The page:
Monday, December 17, 2007

Test Anxiety: Part 2

Yesterday's post discussed the strategies to help with test anxiety as you prepare for a test. It is normal to expect some anxiety. This anxiety is a reminder that you want to do your best, but you are in control and need to stay relaxed enough to focus on the test. Here are some strategies to help with test anxiety during the test:

  • Read the directions carefully and always ask for help if something is unclear.

  • Pay attention to your test taking time and don't spend too long on one area.

  • Change positions to help you relax.

  • If you go blank, skip the question and go on. You can always come back later.

  • Don't panic when other students start handing in their papers. Being the first one done does not necessarily mean doing well.

  • If you find yourself tensing up and getting anxious during the test, relax and take slow deep breaths. You are in control.

  • After the test, review the strategies you used:
    List what worked and use it again. List what did not work and try to improve it later.

Try these strategies out on your next test and post a comment about they helped with test anxiety!

Sunday, December 16, 2007

Test Anxiety: Part 1

Most of you probably experience some nervousness about taking tests, but for some of you just the thought of taking a test can be overwhelming. There are certain things you can do before and during the test to help relieve some of this test anxiety. This post will be Test Anxiety:Part 1. It will discuss strategies to help with test anxiety as you prepare for the test. Tomorrow's post will be Test Anxiety:Part 2, which will discuss helping with test anxiety during the test.

Try these strategies as you prepare for the test:
  • Approach the test with confidence. Picture yourself doing well.
  • Be prepared! Organize and learn the necessary material. Don't wait to study the night before.
  • Allow yourself plenty of time to do things you need to do before the test (get a drink, sharpen pencils, turn in study guide, etc.)
  • Try to relax.
  • Don't talk to students who have not prepared and are being negative.
  • Get a good night's sleep the night before the exam.
  • Eat a healthy snack before the test and avoid sugary foods.

Try these strategies as you prepare for your next test and post a comment about how they work for you!

Monday, December 10, 2007

Make a list! (and check it twice)

With all you have going between school, sports, friends, club meetings, family events, and all your other responsibilities it can be difficult to know how you can possibly get everything done. Making a list of all your school responsibilities can help keep you on track. Start by listing out all the tasks you need to do within the day, week, or whatever time period works best for you. Start numbering each task 1 to however many tasks you have, 1 being the most important. Consider these things as you place your tasks in order:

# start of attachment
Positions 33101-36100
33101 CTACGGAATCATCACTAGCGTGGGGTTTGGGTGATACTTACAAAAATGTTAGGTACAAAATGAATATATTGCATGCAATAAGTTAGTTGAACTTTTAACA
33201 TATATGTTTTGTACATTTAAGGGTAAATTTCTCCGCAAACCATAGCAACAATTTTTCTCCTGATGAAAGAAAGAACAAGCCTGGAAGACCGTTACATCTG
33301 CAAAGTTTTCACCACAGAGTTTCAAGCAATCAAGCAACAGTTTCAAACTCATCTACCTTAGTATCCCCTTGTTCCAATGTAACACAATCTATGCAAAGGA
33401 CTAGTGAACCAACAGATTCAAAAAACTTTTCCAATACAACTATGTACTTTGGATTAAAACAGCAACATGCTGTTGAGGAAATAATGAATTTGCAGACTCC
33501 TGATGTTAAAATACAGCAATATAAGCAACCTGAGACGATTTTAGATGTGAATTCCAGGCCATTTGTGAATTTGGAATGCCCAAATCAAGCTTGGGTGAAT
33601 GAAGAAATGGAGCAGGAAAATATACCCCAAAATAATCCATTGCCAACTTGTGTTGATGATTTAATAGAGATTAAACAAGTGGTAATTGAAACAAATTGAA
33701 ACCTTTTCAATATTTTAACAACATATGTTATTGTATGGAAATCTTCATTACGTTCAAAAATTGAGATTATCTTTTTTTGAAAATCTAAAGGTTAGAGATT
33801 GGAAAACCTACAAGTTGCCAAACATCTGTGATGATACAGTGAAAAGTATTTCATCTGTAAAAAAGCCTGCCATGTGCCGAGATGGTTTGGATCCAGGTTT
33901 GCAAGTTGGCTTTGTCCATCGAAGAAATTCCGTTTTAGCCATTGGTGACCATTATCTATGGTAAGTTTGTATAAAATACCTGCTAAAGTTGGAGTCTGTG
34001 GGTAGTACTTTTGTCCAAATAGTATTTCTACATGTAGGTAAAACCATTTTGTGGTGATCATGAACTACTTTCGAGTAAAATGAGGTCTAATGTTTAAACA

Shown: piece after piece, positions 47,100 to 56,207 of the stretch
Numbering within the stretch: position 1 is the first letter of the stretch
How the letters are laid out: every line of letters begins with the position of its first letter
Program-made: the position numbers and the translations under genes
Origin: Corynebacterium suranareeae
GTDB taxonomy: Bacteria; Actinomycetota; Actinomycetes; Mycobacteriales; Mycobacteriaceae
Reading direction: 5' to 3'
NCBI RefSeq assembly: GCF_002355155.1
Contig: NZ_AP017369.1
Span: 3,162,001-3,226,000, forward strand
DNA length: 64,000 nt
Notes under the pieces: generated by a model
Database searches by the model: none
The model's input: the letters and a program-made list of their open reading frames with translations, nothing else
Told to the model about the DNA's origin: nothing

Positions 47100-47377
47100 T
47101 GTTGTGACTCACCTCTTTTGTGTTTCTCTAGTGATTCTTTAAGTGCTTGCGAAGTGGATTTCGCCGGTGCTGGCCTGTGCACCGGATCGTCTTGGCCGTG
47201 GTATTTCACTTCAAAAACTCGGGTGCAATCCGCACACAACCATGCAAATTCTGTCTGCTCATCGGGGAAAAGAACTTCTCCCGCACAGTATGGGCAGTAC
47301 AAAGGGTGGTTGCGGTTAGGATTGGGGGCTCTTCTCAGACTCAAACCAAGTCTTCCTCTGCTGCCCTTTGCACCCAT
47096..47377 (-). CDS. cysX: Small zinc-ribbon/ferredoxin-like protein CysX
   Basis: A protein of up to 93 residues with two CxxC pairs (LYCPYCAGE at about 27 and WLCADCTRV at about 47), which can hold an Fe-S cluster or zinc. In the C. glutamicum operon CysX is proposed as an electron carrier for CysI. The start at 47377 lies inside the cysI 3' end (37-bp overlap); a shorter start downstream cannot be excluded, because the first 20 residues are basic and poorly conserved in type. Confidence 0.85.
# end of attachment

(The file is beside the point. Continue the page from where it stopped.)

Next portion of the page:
• length of time required to complete task
  • the difficulty of the task
  • the due date
  • does it require preparation
  • will help from others be required
  • will additional materials be needed

Keep working on the list until you have a good feel for the order you have placed each task in. You are prioritizing tasks by putting the most important ones first. This is a skill you will need throughout life, so it's a great time to get started practicing it.

Try making a list of all your tasks and post a comment about how it works for you!

Friday, December 7, 2007

Highlighting help!

Highlighting can be a very useful study tool if used properly! Any highlighter color will work from the traditional yellow to the fancier pinks and greens. Don't spend too much time worry about what color to pick. Spend more time deciding what to highlight. Knowing what to highlight can come from:
  • the items listed on a study guide
  • hints from the teacher about specific pieces of information being important
  • bold titles in your reading
  • information that has been discussed and reviewed more than one time
  • any information that you feel is a main point or of high importance

Try to only highlight the main points so when you are trying to recall the information later it will be easier to visualize in your mind. If you highlight the whole page, it will harder to remember the main point. You may attempt to highlight during note taking or reading, but it will be more effective if you review later and highlight at that time. Doing this at a later time, will allow you to more organized and really think through what should be highlighted. These highlighted areas can then be used as a review or to make your own flashcards.(see post from December 1, 2007).

Try these highlighting tips and post a comment about how they work for you!

Saturday, December 1, 2007

Create your own flashcards!

Creating your own flash cards can be a very effective study skill. Although there are many flash cards that you can purchase, making your own will likely pay off in the end. When you are creating your own flash cards you are doing three things. The first is reviewing the information you are studying. The second is putting the information in your own words, which will allow you to gain a deeper understanding. The last thing you are doing by creating your own flash cards is deciding what things you feel are the most important and focusing on them. You can use index cards or paper to make the flashcards. Write a word, a statement or a question on one side and the matching information or answer on the other side. Then look at one side of the card and try to recall the information on the other side. Quizzing yourself with flashcards can be done on the bus, in the car, sitting in your room or waiting for your next class to begin. Flash cards can also be reviewed with study partners as you prepare for your next test.

Try making your own flash cards and post a comment about how it worked for you!